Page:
Recently we caught up with a few of our Trainees from Cardiff to find out how they ended up in Law and how practical experience really helped them with their Training Contracts. Whilst doing this we found out a bit more about what they think is the most important and wanted to share it with you all!

What advice would you give someone going through the Training Contract process?

Jon James

I think I would say to try to relax as much as you can to enable you to be yourself. I know that is easier said than done! Looking back, I can see that you are being assessed as a person and whether you could contribute to the firm, so don’t try to be something you’re not.

Whether you are completing a task at the assessment centre or being asked a question in an interview, as long as you are being yourself there is really nothing more you can do to show what you could bring to the firm – and that is what you are being assessed on. It is also comforting to know that your assessors are there to help you be yourself so there is nothing to be afraid of when it comes to the assessment centres and final interviews. As you progress through the process, you will know that your qualifications and ability are good enough, so it is important to relax, let your personality shine through and show your assessor what you can bring to the firm.

Ramyar Hassan

That’s an interesting one! When it comes to assessment centres I’d say ignore other people! There are people alongside you who seem to have accomplished a lot when they’re talking in the assessment centre. I worked somewhere for 18 months and went to their assessment centre and it was incredibly intimidating! I was surrounded by applicants talking about what area of law they worked in and remember being incredibly intimidated. People have a habit of talking up accomplishments and making it sound so much bigger than it is, it was the same thing here, a lot of people were talking about different areas they did and the experience they had and I remember thinking I wasn’t sure if I was qualified enough to be here. So I’d say genuinely, ignore what other people say and believe that you belong there as much as anyone else.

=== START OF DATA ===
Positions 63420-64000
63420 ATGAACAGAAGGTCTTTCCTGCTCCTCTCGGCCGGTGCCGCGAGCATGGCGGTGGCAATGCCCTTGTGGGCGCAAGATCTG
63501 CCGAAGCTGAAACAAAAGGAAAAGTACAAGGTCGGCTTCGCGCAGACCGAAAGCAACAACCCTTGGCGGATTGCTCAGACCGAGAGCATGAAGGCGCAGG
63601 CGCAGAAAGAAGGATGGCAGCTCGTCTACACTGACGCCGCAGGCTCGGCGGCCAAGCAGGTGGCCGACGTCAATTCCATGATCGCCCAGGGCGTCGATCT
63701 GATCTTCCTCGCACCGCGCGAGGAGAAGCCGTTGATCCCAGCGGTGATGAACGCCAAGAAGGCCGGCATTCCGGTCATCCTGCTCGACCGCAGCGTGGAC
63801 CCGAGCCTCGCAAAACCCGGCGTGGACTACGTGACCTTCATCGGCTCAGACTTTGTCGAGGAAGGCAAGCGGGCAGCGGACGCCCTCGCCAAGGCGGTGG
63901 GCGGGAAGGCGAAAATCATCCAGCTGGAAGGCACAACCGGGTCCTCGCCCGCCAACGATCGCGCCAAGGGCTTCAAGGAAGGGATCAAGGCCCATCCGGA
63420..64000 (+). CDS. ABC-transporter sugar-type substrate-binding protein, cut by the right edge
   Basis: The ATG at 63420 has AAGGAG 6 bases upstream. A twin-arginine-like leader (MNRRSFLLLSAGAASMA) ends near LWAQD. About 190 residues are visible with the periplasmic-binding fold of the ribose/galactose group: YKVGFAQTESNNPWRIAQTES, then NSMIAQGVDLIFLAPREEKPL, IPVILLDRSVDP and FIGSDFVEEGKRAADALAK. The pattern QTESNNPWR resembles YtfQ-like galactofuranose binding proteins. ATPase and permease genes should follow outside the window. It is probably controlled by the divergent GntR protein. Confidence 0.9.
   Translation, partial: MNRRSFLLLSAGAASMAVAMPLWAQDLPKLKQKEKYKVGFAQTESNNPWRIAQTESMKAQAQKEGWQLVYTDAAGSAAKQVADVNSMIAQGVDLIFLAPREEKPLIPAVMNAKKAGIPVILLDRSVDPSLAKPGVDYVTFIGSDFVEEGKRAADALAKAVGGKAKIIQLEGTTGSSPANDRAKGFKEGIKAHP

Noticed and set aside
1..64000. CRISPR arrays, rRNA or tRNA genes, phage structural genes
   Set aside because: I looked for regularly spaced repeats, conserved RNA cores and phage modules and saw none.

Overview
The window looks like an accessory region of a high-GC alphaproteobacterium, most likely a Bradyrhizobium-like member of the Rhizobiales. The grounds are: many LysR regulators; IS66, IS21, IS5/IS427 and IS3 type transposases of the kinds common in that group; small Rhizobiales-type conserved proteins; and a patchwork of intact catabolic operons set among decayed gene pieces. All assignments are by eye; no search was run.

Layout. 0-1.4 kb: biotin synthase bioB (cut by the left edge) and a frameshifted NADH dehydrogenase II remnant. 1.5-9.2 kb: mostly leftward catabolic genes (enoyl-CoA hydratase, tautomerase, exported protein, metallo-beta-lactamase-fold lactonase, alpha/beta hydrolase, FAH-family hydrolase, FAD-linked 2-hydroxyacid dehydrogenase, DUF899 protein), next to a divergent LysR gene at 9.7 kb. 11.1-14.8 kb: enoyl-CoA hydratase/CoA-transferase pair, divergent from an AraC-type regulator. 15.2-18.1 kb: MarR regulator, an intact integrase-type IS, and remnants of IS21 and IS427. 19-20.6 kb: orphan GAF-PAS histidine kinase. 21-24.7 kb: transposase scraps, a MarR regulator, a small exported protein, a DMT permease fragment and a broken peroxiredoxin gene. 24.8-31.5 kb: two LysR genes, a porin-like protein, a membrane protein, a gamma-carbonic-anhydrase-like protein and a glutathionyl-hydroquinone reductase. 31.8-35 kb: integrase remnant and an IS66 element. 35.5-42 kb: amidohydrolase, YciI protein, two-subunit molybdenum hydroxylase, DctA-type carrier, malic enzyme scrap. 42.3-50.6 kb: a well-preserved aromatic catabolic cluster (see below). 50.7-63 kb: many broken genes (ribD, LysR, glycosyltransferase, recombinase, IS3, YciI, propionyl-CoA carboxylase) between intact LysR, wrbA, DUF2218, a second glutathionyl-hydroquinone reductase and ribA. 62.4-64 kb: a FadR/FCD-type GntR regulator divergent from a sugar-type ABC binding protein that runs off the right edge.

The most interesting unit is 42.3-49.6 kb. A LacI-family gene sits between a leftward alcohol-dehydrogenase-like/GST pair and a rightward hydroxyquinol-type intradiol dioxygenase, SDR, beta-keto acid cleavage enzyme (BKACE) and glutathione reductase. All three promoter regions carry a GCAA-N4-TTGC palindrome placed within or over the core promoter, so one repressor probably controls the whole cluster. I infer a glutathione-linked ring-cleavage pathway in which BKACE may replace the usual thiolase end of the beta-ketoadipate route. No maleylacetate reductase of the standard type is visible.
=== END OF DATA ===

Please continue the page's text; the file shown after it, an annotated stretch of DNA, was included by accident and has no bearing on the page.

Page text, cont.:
I’d also say don’t give up, you’ll get there, to myself I’d probably suggest get a bit more work experience when younger and to get my life together a bit sooner, maybe prioritise career and progression a bit!

Rhys Thompson

Keep at it. It may sound like some motivational quote you see plastered across your Facebook timeline, but Keep at it; it is all worth it in the end!

However, I’m not going to say that that’s how I felt going all the way through… there were moments when I did almost give up on becoming a solicitor altogether.

When you’re working in the law there is always the option and temptation to stay put and to stay as a paralegal. When I worked as a paralegal, I worked in child protection law for my Local Authority. Although it was a difficult area of law, I really enjoyed my paralegal work so considered staying at that level and at that field. At one point, I even considered going outside of the law completely.

However, I’m really glad that I didn’t give up – if you love the law and have the drive to progress, it doesn’t matter how tough the process is you will enjoy it and ultimately get to your end goal.

I wish you all good luck in your forthcoming applications!

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